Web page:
When the down payment is no longer a limitation on the amount of the loan, the amount which the borrower can reasonably be expected to repay determines its size. The prospective homeowner’s ability to repay mortgage debt ordinarily depends upon his future income; and while it is impossible to predict this with certainty, some assumptions as to its amount and stability must be made. Most families find it possible to provide for a minimum outlay on housing notwithstanding income instability, and it is this minimum that must be calculated as necessary to meet debt service and the other outlays occasioned by ownership.
For most people, a mortgage is their biggest and most important personal loan. Mortgages come in many different makes and styles. The most popular mortgage is the one that is amortized over 30 years, at which time it’s paid in full. However, 15-year mortgages offer some attractive advantages, including saving thousands of dollars in interest costs. The monthly payments on 15-year mortgages are higher, but counselors suggest getting the shortest term you can afford to save you money.
Mortgage loans come with either fixed or variable rates. Variable rates by definition vary or change over the life of the loan depending on how they are structured. Fixed rates are harder to qualify for but may be easier to maintain because the payments do not change.
For a $100,000 30-year mortgage at 8%, the borrower would pay $733.77 principal and interest per month. Loans that are repaid gradually over their life are called amortizing loans. The borrower’s money goes largely toward paying the interest in the early years of this loan, and most of the principal is not paid off until the later years.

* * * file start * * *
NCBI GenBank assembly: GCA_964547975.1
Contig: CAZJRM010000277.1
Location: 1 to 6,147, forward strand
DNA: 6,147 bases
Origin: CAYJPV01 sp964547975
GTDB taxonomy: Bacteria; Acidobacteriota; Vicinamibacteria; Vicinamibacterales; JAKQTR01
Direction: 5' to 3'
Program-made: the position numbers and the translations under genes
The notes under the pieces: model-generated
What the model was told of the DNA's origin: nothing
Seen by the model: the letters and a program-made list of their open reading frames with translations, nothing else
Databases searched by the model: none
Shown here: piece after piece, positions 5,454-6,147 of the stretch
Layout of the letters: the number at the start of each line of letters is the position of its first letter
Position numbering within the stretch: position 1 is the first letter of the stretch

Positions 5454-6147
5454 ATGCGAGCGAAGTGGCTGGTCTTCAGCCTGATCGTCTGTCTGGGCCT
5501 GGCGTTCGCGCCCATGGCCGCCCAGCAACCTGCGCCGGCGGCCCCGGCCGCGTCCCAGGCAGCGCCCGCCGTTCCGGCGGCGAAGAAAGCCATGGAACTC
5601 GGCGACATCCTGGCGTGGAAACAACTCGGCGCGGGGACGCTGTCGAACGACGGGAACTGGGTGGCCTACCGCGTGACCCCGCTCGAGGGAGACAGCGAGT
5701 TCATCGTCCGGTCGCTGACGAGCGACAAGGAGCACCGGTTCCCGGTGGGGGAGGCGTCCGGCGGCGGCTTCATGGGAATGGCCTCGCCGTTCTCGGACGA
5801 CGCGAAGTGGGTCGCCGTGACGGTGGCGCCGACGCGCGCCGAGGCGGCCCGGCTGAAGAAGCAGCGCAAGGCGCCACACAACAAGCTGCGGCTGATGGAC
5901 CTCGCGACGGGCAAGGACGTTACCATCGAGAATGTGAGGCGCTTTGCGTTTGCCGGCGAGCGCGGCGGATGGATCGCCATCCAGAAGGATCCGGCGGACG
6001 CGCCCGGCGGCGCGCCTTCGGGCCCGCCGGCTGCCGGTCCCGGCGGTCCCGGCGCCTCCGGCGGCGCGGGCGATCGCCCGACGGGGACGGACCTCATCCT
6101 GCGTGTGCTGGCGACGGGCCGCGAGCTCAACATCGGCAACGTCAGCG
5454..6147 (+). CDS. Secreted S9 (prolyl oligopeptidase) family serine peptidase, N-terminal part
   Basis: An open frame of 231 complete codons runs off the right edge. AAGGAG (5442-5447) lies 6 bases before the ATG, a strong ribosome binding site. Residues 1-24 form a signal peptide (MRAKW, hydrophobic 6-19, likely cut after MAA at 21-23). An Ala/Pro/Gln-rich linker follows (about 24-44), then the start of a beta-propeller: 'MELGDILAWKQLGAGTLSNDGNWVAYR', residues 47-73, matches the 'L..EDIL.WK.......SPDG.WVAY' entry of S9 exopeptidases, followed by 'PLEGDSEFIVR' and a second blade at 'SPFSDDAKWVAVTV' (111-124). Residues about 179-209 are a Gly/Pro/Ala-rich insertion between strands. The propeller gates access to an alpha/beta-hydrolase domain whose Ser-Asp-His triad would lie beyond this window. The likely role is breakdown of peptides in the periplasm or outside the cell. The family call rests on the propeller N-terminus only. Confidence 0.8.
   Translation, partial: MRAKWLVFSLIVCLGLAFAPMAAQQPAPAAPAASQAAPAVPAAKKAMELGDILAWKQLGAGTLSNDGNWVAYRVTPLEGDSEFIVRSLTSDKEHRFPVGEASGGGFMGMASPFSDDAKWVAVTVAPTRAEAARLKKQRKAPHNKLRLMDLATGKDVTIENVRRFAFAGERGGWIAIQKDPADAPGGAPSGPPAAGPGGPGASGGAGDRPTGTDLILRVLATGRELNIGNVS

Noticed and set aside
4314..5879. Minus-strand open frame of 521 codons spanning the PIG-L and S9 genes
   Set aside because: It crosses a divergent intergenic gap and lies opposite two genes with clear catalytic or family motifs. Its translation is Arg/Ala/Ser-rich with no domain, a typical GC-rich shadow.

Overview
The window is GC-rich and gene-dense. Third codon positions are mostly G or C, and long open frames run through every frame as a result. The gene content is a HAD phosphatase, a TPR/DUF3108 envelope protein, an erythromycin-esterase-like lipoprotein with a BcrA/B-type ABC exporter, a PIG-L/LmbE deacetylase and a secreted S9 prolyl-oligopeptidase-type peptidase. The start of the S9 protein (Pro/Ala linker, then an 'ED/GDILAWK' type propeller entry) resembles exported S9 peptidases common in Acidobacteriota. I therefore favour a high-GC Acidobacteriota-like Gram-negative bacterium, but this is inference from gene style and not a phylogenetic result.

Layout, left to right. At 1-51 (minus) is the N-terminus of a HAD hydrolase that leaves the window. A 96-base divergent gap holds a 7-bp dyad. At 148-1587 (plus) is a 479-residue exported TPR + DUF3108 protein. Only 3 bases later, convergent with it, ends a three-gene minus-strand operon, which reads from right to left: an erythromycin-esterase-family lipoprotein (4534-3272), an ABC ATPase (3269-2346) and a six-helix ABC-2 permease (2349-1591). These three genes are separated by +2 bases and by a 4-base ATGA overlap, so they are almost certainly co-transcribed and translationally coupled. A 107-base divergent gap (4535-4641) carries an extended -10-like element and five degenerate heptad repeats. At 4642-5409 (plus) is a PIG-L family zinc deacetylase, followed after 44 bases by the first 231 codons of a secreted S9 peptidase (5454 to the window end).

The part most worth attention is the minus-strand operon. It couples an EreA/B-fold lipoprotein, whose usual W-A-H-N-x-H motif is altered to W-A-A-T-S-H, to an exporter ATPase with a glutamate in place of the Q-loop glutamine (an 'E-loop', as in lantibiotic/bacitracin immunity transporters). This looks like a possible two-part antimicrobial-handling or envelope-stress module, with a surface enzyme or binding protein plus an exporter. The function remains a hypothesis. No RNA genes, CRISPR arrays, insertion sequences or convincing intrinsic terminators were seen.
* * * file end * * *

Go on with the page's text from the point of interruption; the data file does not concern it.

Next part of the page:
The total interest paid on this loan would be $164,160. At the end of five years, the borrower would still owe $95,070 of the original $100,000 borrowed. That’s because in those early years, the bulk of each monthly payment goes to interest. It is not until sometime in the fifth year that the amount allocated toward principal repayment tops $100 per month. By around the 20th year of the loan payoff, more of the monthly payment goes toward repaying principal than paying interest. Once that happens, of course, the payoff goes much more rapidly, but by then the borrower has already paid more than $143,000 in interest.
The 15-year mortgage has an obvious advantage if the borrower can afford higher monthly payments. By paying the total loan sooner, the borrower needs less money for less time and pays less interest over the life of the loan. The disadvantage to the shorter 15-year loan is that the monthly payments are much higher than for a comparable 30-year loan and borrowers need to have a higher income to qualify for it.
For example, a $100,000 15-year mortgage at 8% interest would have a monthly payment of $955.65. Over the life of the loan, the borrower would pay only $72,017 in interest. By the end of the fifth year, the balance on this loan would be just under $79,000, but by the end of the 10th year, it would be down to $47,000. In those last five years, the payoff accelerates because the payments go almost entirely toward principal repayments, not on paying interest.